Arrested Spinodal Decomposition in Polymer Brush Collapsing in Poor Solvent

A Lappala and S Mendiratta and EM Terentjev, MACROMOLECULES, 48, 1894-1900 (2015).

DOI: 10.1021/ma501985r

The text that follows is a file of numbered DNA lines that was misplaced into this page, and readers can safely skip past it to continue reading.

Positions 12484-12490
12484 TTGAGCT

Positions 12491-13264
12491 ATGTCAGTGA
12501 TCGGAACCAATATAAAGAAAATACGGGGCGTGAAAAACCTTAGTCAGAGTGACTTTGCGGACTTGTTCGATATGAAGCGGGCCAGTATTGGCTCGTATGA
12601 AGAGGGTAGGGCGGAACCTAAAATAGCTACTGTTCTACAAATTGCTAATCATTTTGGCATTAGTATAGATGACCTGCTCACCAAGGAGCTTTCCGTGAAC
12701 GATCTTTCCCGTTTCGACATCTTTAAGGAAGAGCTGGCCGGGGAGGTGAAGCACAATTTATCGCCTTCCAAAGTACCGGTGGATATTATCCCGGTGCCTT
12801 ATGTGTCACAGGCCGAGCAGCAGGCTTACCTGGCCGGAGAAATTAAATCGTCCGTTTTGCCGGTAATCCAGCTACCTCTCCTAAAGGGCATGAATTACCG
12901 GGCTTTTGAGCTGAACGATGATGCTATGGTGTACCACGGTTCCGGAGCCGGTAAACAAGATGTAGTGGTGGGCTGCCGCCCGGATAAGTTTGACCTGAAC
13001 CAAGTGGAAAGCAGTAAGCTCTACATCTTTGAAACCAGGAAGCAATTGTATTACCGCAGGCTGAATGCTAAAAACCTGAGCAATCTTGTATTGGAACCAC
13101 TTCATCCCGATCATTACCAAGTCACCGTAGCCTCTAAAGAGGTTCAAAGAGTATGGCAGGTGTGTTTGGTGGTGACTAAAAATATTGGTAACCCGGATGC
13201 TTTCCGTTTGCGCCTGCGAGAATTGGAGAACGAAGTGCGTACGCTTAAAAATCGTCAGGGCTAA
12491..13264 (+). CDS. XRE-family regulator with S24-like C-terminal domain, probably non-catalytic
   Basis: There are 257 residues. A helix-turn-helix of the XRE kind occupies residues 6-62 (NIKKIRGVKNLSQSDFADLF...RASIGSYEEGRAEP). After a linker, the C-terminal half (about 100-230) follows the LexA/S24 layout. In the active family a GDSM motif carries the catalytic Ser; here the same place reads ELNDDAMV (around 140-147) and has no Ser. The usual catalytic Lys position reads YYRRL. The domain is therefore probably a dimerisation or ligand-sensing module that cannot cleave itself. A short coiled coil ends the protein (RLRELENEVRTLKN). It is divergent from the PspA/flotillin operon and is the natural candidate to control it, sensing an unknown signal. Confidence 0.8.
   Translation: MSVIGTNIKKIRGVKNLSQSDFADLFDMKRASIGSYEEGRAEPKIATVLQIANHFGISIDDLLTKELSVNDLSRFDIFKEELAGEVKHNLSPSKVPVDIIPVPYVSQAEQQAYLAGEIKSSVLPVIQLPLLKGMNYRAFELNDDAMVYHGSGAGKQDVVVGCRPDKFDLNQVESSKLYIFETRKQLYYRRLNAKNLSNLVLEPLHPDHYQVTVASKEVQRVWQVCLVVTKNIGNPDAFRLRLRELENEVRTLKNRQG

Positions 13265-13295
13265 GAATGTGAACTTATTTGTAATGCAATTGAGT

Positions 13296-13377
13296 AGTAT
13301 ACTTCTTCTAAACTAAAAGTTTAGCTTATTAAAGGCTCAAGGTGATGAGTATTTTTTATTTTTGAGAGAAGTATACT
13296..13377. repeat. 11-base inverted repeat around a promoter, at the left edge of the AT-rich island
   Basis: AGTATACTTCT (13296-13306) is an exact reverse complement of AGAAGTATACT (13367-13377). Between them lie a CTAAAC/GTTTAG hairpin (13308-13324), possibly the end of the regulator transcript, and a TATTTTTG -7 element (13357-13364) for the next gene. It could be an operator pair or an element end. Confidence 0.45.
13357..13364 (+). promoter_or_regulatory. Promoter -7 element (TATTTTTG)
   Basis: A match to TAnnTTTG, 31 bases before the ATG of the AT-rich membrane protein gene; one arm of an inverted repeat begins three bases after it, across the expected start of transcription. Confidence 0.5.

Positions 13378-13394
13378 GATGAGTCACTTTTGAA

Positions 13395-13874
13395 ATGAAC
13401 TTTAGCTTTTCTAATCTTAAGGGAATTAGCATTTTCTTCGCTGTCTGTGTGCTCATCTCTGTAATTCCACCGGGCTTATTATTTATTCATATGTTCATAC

We study the Brownian dynamics of flexible and semiflexible polymer chains densely grafted on a flat substrate upon rapid quenching of the system when the quality of solvent becomes poor and chains attempt collapse into a globular state. The collapse process of such a polymer brush differs from individual chains, both in its kinetics and its structural morphology. We find that the resulting collapsed brush does not form a homogeneous dense layer, in spite of all chain monomers equally attracting each other via a model Lennard-Jones potential. Instead, a very distinct inhomogeneous density distribution in the plane forms, with a characteristic length scale dependent on the quenching depth (or, equivalently, the strength of monomer attraction) and the geometric parameters of the brush. This structure is identical to the spinodal-decomposition structure; however, due to the grafting constraint we find no subsequent coarsening: the established random bundling with characteristic periodicity remains as the apparently equilibrium structure. We compare this finding with a recent field- theoretical model of bundling in a semiflexible polymer brush.

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